Plus, various other provisions of Article I specify various super-majorities, leading to the only plausible inference that ordinary legislation requires only a simple majority.  The kicker is Article I, Section 3, which only gives the Vice President a vote in the Senate if the other Senators "be equally divided."  This provision makes no sense unless it is meant to give the VP the power to break a tie by creating a bare majority.  And indeed, no one has seriously doubted the simple-majority voting rule for ordinary legislation.  Except, of course, that the cloture rule effectively requires a 3/5 majority to accomplish anything, so long as the minority Senators are willing to translate their votes on the merits into votes on whether to end debate.

I am not interested right now in arguing that the cloture rule is unconstitutional.  Article I also gives each house the power to set its own procedural rules, and so it is at least plausible to contend that adding procedural "veto gates" via procedural rules is simply part of the Senate’s power.  Nor is it obvious to me that the various minority protections in the Senate rules (including not just the cloture rule but various individual privileges and the complex committee system) are, over the long run, likely to favor conservatives or progressives.

Read the rest of this entry »

Written by LeisureGuy

28 November 2009 at 11:57 am

Interactive feature: The drug war in Mexico

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In Mexico, the drug war is threatening the stability of the government as more and more government forces, both police and military, are corrupted and co-opted by the drug cartels. The LA Times has a terrific interactive feature on the drug war, including maps, charts, and a lengthy list of links to previous reportage.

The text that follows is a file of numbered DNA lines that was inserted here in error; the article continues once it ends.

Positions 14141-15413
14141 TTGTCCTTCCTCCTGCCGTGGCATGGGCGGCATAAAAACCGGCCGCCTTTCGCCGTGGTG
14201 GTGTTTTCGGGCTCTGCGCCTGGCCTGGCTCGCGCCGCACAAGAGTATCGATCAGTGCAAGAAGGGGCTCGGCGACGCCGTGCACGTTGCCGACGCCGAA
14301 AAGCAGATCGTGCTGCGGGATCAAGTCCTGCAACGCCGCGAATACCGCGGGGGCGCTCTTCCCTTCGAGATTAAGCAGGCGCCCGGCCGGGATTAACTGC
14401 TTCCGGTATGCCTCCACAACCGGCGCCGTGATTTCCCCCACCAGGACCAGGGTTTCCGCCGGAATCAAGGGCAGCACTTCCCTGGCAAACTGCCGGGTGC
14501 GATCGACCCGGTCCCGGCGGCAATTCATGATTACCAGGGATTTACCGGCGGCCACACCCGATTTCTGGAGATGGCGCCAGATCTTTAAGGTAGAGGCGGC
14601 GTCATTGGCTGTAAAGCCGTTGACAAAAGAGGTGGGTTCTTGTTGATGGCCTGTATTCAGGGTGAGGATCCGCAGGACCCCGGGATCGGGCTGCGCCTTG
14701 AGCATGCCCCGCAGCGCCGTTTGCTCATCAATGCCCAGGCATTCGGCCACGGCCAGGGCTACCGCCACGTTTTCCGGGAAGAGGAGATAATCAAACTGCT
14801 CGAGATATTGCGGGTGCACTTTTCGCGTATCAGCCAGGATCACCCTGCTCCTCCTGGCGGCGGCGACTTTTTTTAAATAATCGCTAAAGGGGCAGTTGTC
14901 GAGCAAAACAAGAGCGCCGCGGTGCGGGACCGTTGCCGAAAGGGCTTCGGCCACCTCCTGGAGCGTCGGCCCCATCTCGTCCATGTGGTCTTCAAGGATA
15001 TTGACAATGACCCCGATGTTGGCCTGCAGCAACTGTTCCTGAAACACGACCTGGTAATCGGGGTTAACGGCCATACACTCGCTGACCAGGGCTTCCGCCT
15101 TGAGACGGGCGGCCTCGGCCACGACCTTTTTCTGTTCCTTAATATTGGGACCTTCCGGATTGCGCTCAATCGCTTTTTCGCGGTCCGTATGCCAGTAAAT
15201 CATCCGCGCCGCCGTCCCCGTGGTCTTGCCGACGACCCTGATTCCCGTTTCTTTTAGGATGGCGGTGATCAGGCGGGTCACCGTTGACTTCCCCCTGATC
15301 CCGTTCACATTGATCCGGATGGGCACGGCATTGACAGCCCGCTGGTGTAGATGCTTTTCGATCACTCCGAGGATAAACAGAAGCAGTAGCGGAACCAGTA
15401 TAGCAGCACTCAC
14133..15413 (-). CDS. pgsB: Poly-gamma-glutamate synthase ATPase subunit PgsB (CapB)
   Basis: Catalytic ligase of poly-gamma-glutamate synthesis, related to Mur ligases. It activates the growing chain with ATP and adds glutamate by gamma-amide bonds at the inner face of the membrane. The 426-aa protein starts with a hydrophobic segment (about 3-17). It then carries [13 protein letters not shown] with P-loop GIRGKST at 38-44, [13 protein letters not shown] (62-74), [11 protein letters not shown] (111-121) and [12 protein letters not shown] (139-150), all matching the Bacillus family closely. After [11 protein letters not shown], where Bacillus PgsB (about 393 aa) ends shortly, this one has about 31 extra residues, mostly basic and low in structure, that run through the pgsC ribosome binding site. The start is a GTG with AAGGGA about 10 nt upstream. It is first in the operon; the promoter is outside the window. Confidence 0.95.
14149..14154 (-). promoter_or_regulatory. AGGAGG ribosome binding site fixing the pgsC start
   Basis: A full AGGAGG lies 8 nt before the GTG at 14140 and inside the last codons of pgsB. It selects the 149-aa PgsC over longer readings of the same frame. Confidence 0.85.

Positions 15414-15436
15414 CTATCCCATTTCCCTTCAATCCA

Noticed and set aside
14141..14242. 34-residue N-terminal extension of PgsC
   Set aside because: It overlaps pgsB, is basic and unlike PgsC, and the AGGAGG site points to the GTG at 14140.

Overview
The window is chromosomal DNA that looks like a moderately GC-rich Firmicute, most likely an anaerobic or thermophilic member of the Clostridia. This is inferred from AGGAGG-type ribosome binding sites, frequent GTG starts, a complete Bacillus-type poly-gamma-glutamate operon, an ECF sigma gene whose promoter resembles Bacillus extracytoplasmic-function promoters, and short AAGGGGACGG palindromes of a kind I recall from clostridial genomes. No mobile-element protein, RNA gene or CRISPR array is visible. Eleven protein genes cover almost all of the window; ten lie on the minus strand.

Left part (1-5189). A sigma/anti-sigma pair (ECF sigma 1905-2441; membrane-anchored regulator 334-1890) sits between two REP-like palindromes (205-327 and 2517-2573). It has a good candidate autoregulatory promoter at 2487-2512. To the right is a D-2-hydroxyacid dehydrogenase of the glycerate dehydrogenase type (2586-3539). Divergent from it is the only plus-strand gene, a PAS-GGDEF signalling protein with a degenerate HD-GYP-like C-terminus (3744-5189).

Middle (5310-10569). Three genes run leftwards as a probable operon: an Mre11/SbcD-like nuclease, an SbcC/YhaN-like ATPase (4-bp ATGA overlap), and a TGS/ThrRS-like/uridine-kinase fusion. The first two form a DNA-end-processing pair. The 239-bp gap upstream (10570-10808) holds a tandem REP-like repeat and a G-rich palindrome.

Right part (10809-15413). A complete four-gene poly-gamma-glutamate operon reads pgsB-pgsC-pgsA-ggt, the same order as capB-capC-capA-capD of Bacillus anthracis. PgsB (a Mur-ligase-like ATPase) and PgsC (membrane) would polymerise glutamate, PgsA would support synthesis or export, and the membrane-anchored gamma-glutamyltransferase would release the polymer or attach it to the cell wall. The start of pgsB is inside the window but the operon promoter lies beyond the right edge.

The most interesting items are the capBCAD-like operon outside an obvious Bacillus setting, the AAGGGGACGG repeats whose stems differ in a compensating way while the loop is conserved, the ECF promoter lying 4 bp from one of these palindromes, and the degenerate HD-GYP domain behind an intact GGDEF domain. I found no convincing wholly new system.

Written by LeisureGuy

28 November 2009 at 11:54 am

Posted in Drug laws, Government

Why the media tell climate story poorly

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Tyler Hamilton in the Toronto Star:

I apologize on behalf of my profession.

If it’s true that Canadians and Americans have become less concerned about the potential impact of climate change, and that more consider global warming a hoax, some blame can certainly be directed at the news media.

"The media (are) giving an equal seat at the table to a lot of non-qualified scientists," Julio Betancourt, a senior scientist at the U.S. Geological Survey, told a group of environment and energy reporters during a week-long learning retreat in New Mexico.

I was among them, listening to Betancourt and two of his colleagues describe the measurable impacts climate change is having on the U.S. southwest. Drought. More frequent and damaging forest fires. Northward migration of forest and animal species. Hotter, longer growing seasons. Less snow pack. Earlier snow melt.

"The scientific evidence reported in peer-reviewed journals is growing by the day, and it suggests the pace of climate change has surpassed the worst-case scenarios predicted just a few years ago.

Betancourt is the first to admit the science is constantly evolving and that the work at hand is highly complex. One challenge is separating the part of climate change caused by naturally occurring cyclical systems from the part caused by humans, who since the Industrial Revolution have dumped greenhouse gases into the atmosphere at an accelerating rate.

Clearly there is an interaction between the two. But can scientists explain it with bulletproof precision using predictive models everyone can agree on? No, of course not. That’s not how science works.

More difficult is that scientists such as Betancourt are realizing the climate changes observed are not happening in a gradual, predictable fashion but, instead, in sudden steps. Systems reach a certain threshold of environmental stress and then "pop," they act quickly to restabilize.

These changes also happen regionally, making it difficult for people in one region of the world to appreciate disruptive changes going on elsewhere.

Not surprisingly, those looking to stall action on climate change – or who altogether deny that humanity is contributing to global warming – are exploiting this complexity and lack of certainty.

A recent Pew Research Center poll of 1,500 Americans found that …

Continue reading.

Written by LeisureGuy

28 November 2009 at 11:51 am

Political pressure stymies investigations

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Eli at Firedoglake:

Hey, remember the week after the Fort Hood shooting, when it seemed like every single conservative on the planet was repeating the same “political correctness is to blame” talking point in perfect 814-part harmony?  Well, it turns out they were right about there being a politically-driven communication breakdown after all: